The protocol for receptor surface quantification and thrombin cleavage assay was adapted from Passafaro et al (2001). In brief, hippocampal neurons (DIV7+4) were transfected with HA/T‐ErbB4 and shTDP or shCtrl and incubated for 4 days. Cells were live‐labeled with rat anti‐HA antibody for 1 h at 4°C to visualize surface HA proteins, washed with cold Neurobasal media, and fixed for 8 min in 4% PFA. Afterward, fixed neurons were incubated with mouse anti‐HA to label intracellular receptors. The neurons were washed in 20 mM phosphate buffer containing 0.5 M NaCl (pH 7.4), incubated in Alexa‐labeled secondary antibodies, and mounted. For the quantification of receptor recycling to the plasma membrane, HA/T‐ErbB4‐transfected hippocampal neurons were treated for 5 min with thrombin (Sigma‐Aldrich; 1 U/ml), followed by three washing steps with warm Neurobasal. Subsequently, the cells were returned to 37°C to allow for membrane insertion of new receptors. Neurons were labeled as described above either without thrombin treatment, or 0, 30, or 60 min after thrombin treatment. Images were taken with a Zeiss LSM 710 confocal microscope.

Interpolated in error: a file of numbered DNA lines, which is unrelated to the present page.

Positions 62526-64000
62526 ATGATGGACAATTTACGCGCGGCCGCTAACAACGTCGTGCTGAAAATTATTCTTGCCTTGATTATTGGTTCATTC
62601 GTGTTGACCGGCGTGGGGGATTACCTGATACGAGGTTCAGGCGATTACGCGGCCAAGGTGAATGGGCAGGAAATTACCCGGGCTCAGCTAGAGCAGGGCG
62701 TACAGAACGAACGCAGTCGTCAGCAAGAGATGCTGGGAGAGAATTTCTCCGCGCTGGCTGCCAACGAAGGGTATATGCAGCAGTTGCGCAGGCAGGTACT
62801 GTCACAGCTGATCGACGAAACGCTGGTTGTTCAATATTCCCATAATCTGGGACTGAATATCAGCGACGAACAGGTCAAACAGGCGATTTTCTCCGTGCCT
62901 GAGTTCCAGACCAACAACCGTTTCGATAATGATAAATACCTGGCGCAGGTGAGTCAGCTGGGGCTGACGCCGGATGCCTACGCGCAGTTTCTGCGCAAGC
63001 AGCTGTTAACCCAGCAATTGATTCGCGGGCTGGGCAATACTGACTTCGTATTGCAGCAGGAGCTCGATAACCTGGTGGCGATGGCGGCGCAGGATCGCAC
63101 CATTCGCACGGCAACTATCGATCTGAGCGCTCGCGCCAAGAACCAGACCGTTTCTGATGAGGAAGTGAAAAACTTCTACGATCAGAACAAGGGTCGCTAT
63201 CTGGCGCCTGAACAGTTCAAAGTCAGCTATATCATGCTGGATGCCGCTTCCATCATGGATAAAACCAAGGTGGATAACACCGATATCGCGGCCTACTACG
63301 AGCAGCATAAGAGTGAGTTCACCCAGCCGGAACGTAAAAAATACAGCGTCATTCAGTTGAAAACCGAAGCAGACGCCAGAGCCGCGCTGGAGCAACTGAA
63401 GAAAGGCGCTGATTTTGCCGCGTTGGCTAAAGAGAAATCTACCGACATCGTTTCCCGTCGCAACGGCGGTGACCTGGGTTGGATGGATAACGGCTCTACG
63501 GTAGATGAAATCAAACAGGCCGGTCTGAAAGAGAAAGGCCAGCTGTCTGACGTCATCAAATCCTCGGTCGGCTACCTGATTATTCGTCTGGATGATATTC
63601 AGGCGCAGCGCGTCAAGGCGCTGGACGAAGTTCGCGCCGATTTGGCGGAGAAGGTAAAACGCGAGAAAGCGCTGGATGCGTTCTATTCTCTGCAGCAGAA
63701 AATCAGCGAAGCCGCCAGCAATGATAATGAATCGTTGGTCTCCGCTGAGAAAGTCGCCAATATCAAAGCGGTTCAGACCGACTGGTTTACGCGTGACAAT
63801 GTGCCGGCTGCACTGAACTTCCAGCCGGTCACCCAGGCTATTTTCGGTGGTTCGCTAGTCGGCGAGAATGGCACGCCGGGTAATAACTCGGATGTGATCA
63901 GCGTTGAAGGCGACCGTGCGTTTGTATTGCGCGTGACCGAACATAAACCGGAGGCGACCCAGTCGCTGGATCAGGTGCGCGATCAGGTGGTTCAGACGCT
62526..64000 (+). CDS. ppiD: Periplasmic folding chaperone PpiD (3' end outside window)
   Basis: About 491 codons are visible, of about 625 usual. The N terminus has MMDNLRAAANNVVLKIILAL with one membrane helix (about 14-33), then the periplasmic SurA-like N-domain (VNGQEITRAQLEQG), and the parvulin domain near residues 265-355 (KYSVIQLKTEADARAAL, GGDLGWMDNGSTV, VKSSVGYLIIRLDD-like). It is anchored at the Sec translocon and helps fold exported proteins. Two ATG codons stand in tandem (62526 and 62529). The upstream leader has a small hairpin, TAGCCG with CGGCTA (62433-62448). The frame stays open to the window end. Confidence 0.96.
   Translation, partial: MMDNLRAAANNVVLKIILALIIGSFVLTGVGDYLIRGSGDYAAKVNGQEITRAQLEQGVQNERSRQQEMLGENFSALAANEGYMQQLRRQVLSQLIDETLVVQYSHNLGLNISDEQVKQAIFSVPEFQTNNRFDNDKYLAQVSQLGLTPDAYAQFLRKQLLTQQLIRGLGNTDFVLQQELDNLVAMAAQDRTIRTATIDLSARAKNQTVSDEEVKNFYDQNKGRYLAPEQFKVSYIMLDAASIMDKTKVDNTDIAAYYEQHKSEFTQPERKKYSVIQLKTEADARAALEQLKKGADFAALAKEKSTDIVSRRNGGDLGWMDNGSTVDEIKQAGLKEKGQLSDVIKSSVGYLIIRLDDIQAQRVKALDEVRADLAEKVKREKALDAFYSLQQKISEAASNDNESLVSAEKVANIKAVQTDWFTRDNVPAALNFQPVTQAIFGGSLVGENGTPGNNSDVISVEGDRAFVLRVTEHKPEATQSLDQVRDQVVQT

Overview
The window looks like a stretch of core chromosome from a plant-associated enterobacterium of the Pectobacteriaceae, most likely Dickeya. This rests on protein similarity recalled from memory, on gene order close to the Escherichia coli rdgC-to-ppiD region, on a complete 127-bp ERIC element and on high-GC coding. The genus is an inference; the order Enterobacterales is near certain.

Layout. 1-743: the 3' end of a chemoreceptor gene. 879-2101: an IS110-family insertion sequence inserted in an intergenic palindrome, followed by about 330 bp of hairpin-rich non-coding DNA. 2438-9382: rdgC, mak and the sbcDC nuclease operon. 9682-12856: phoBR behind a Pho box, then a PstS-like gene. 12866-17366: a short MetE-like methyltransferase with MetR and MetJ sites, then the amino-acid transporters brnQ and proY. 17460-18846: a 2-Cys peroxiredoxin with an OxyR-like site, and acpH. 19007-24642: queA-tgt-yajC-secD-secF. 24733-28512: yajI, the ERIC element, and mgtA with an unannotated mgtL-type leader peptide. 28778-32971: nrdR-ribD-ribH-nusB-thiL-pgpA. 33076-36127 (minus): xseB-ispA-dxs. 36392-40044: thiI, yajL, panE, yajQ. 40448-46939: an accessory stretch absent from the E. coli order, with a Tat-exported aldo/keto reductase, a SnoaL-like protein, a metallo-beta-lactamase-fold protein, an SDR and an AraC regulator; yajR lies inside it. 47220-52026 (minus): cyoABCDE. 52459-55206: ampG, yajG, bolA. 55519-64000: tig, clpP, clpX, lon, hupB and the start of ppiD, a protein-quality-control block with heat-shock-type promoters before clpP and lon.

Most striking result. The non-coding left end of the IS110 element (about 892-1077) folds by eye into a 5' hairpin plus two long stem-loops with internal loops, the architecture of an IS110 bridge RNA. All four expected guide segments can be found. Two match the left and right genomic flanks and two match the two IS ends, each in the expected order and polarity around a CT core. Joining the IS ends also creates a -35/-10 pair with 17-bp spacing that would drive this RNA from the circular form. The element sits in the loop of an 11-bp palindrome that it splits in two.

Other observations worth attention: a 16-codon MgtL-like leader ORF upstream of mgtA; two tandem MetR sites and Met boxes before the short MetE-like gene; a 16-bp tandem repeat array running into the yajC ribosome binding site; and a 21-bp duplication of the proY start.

Quantification of immunofluorescence images
Images were acquired on a Zeiss LSM 710 laser scanning confocal microscope using the same settings during the whole experiment. Fluorescence levels were quantified with ImageJ by using the background corrected total cell fluorescence. The total corrected cellular fluorescence (TCCF) = integrated density – (area of selected cell × mean fluorescence of background readings), was calculated (McCloy et al, 2014). All image acquisition and quantification were performed blinded to the experimental conditions.
RNA preparation and quantitative PCR
RNA was isolated using RNeasy Mini Kit with the optional DNase digest step (Qiagen) following the manufacturer's instructions. cDNA was generated using the TaqMan MicroRNA Reverse Transcription Kit (Applied Biosystems) with random hexamer primers following the manufacturer's instructions. RT‐qPCR was performed on CFX384‐Real‐Time system using SsoFast EvaGreen (Bio‐Rad) with a two‐step protocol using the following primers: rat VPS4B (primers ccaccatggcgtccacgaacac and tggccctgatgctttgcttggc), rat TDP‐43 (agtgttgggtctcccctggaaa, acagtcacaccatcgcccatct), rat YWAHZ (tgagcagaagacggaaggtgctg, tctgatggggtgtgtcggctgc), and rat GAPDH (ccgcatcttcttgtgcagtgcc, agactccacgacatactcagcacc). Amplification of a single product was confirmed by melting curve analysis. Relative mRNA abundance was quantified by the ΔΔCT method.